Hong Kong’s embattled Chief Executive Leung Chun-ying said that there is “zero chance” of the demands of pro-democracy protesters being met, in a TV interview broadcast locally Sunday morning.
In an interview with Hong Kong broadcaster TVB, Leung said that Occupy Central, the pro-democracy protests now entering their third week was “a mass movement that has spun out of control,” adding “the latest developments show that no one can lead which direction the movement goes,” according to a report in the South china Morning Post.
In addition to rejecting the protesters demands that China drop political vetting of candidates for the city’s 2017 chief executive election, Leung also insisted that despite calls from the the activists, that he would not be stepping down.
“I believe my stepping down will not solve the problem since [protesters] are demanding the national People’s Congress to withdraw its decision and civil nomination, which is impossible.”
Leung added that the protests “cannot go on for a long time”, saying that the government would try to “convince” protesters to end their occupation, and that police would use minimal force, according to the South China Morning Post.
“We have a responsibility to enforce the law but this incident is very special [...] which is why the government, the police force included, have been handling this incident with maximum tolerance,” Leung said.
Talks between student activists that were scheduled to take place on Friday were cancelled, after Carrie Lam, the city’s top civil servant, said that protesters had failed to meet “the basic conditions of dialogue,” by insisting on calling for Leung’s resignation — a demand the authorities have refused to entertain.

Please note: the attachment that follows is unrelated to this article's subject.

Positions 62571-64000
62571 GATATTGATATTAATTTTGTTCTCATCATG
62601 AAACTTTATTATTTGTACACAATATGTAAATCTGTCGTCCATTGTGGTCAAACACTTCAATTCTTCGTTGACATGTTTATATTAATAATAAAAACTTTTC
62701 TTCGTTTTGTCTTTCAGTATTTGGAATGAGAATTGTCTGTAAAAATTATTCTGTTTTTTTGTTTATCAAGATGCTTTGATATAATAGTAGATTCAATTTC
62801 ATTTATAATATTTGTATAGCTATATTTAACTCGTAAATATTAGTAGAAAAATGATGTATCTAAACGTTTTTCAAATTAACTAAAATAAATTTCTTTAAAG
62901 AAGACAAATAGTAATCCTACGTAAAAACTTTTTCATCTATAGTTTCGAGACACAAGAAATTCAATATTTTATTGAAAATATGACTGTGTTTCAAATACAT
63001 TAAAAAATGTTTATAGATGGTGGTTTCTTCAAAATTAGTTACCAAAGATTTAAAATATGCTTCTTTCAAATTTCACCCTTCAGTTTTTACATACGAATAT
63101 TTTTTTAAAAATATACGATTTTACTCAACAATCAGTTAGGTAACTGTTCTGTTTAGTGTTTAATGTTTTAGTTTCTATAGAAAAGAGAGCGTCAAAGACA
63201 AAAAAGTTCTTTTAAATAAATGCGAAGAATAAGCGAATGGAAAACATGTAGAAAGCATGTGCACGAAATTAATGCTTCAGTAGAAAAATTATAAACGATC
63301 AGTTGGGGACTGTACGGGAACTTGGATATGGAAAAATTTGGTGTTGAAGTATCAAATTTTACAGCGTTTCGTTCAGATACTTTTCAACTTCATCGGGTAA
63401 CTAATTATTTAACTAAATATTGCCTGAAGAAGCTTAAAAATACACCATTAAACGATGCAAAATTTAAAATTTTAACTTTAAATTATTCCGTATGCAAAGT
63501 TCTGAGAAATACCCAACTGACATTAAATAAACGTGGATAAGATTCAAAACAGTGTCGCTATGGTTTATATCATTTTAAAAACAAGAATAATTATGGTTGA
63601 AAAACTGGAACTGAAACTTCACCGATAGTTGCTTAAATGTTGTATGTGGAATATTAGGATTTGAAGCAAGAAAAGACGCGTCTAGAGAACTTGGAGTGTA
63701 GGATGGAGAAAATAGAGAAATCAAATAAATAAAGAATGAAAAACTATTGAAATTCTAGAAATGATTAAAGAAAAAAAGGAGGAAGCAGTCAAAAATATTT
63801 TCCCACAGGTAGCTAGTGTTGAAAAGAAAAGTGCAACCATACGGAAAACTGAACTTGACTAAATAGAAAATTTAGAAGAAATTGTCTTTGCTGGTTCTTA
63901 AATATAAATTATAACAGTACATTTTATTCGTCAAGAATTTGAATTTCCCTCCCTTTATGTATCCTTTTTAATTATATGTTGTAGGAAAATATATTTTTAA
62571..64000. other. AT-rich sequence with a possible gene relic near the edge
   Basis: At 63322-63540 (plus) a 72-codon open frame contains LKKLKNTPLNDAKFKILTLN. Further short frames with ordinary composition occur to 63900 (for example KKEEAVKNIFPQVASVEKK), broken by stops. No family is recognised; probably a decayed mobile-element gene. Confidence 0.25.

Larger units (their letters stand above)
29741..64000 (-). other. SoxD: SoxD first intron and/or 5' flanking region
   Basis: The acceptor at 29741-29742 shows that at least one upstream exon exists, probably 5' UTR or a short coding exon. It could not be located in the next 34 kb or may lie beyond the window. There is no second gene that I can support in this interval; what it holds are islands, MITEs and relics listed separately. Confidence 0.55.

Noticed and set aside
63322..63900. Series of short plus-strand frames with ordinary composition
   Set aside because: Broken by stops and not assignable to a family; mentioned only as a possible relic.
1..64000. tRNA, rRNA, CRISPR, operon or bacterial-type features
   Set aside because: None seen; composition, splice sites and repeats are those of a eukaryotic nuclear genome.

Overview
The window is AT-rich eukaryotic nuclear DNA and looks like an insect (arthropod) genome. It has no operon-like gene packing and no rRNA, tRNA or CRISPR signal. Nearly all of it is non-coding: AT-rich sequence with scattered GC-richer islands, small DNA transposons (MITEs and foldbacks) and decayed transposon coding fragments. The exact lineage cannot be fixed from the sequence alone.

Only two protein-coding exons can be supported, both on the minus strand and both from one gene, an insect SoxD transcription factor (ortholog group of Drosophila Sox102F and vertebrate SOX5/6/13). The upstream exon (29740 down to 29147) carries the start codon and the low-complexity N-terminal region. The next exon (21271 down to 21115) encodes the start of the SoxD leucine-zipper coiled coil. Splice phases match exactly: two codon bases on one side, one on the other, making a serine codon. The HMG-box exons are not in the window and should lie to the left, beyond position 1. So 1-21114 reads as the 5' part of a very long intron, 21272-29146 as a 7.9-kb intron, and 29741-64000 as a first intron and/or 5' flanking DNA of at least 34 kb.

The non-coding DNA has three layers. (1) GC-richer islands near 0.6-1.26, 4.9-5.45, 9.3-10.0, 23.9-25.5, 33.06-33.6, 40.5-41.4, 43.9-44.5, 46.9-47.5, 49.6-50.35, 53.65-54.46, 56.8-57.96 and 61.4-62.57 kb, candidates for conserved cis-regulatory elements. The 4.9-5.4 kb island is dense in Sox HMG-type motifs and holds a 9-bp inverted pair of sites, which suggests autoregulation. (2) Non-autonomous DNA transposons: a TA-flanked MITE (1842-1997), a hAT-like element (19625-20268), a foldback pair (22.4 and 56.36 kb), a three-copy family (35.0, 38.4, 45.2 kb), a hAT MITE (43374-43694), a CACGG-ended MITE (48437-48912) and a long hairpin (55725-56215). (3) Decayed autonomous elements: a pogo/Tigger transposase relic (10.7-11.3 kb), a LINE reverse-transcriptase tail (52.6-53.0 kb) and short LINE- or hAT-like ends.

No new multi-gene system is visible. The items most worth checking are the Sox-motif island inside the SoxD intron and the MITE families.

The talks’ cancellation breathed new life back into the protests Friday, after several days where protester numbers had visibly begun to dwindle.
Students leaders warned Saturday that the movement “may escalate”, if the government does not agree to talks, according to a report from RTHK. Lester Shum, the deputy secretary-general of the Federation of Students, said at this stage they were just encouraging a long-term occupation, but that could change if the government does not engage
Hong Kong Executive Councillor Regina Ip told RTHK that talks between the government and students could commence in earnest this week.
“I’ve also heard from the Chief Secretary that efforts are still underway, through intermediaries, to resume the talks, to reactivate the talks, so all is not lost,” Mrs Ip said.
The Hong Kong Federation of Students published an open letter to chinese President Xi Jinping Saturday, which denied that they were engaged in a “color revolution or the like, but rather a movement for democracy.”